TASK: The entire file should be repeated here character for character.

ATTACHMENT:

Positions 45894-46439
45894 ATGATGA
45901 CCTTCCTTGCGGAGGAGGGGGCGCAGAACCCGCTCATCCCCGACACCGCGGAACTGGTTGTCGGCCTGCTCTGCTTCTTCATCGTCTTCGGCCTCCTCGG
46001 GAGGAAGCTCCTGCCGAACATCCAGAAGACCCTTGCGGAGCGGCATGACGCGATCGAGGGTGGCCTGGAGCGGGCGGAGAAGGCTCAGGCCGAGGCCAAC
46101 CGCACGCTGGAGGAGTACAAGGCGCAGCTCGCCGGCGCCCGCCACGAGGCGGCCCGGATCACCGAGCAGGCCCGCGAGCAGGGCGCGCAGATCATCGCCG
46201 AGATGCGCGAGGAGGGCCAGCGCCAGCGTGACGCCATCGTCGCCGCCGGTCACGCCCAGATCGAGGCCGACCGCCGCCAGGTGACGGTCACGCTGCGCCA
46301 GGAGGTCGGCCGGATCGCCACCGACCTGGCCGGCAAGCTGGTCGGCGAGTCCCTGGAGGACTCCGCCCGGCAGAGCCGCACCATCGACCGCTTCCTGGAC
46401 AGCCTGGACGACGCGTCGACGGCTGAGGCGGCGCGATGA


Positions 45894-46439
45894 ATGATGA
45901 CCTTCCTTGCGGAGGAGGGGGCGCAGAACCCGCTCATCCCCGACACCGCGGAACTGGTTGTCGGCCTGCTCTGCTTCTTCATCGTCTTCGGCCTCCTCGG
46001 GAGGAAGCTCCTGCCGAACATCCAGAAGACCCTTGCGGAGCGGCATGACGCGATCGAGGGTGGCCTGGAGCGGGCGGAGAAGGCTCAGGCCGAGGCCAAC
46101 CGCACGCTGGAGGAGTACAAGGCGCAGCTCGCCGGCGCCCGCCACGAGGCGGCCCGGATCACCGAGCAGGCCCGCGAGCAGGGCGCGCAGATCATCGCCG
46201 AGATGCGCGAGGAGGGCCAGCGCCAGCGTGACGCCATCGTCGCCGCCGGTCACGCCCAGATCGAGGCCGACCGCCGCCAGGTGACGGTCACGCTGCGCCA
46301 GGAGGTCGGCCGGATCGCCACCGACCTGGCCGGCAAGCTGGTCGGCGAGTCCCTGGAGGACTCCGCCCGGCAGAGCCGCACCATCGACCGCTTCCTGGAC
46401 AGCCTGGACGACGCGTCGACGGCTGAGGCGGCGCGATGA